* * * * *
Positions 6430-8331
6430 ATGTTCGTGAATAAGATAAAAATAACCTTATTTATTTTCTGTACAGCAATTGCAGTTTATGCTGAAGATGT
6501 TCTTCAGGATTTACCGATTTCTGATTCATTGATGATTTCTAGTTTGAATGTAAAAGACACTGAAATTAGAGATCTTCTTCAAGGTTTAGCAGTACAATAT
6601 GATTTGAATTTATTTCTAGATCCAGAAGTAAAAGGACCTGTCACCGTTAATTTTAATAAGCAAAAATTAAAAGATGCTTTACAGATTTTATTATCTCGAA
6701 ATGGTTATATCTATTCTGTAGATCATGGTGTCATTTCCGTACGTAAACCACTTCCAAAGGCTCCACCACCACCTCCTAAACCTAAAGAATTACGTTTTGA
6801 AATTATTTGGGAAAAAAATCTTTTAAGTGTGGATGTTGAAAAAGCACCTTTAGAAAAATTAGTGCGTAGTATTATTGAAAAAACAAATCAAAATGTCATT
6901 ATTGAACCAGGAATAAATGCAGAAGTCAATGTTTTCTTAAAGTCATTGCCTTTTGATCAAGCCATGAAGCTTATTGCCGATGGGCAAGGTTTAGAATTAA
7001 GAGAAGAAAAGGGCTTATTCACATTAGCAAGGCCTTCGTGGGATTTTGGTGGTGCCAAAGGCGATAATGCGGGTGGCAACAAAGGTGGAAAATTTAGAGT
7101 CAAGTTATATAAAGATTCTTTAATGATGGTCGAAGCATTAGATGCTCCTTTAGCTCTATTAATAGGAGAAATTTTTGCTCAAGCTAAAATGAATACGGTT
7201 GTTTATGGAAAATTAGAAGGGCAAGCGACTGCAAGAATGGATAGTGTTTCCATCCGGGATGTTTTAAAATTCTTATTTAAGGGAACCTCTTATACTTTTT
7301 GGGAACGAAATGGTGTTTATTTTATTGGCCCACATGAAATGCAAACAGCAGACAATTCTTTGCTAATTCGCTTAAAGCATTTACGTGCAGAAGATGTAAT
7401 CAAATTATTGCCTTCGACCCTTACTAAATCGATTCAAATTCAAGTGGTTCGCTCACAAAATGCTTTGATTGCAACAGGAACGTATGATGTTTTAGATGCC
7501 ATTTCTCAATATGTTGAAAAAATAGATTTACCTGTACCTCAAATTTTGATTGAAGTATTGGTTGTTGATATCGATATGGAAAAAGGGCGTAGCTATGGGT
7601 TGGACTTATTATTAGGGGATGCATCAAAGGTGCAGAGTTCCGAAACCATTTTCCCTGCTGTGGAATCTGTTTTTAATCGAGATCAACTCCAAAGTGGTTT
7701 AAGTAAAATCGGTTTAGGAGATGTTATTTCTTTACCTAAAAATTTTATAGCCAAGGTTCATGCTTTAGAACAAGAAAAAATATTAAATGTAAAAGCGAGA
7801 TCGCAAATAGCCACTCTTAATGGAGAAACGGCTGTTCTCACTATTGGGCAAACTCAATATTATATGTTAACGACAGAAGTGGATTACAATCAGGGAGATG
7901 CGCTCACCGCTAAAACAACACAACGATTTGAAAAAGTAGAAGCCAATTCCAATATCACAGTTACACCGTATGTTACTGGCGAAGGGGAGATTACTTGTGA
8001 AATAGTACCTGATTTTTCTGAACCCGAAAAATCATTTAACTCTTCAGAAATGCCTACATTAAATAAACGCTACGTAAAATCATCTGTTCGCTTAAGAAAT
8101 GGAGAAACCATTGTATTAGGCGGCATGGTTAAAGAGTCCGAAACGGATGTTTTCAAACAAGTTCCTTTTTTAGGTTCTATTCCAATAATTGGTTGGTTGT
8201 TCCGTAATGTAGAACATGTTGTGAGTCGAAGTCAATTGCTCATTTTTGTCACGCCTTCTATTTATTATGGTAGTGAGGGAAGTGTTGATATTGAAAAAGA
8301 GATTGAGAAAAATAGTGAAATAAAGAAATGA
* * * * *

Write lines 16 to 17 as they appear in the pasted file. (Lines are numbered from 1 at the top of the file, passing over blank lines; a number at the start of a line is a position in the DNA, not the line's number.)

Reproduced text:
7801 TCGCAAATAGCCACTCTTAATGGAGAAACGGCTGTTCTCACTATTGGGCAAACTCAATATTATATGTTAACGACAGAAGTGGATTACAATCAGGGAGATG
7901 CGCTCACCGCTAAAACAACACAACGATTTGAAAAAGTAGAAGCCAATTCCAATATCACAGTTACACCGTATGTTACTGGCGAAGGGGAGATTACTTGTGA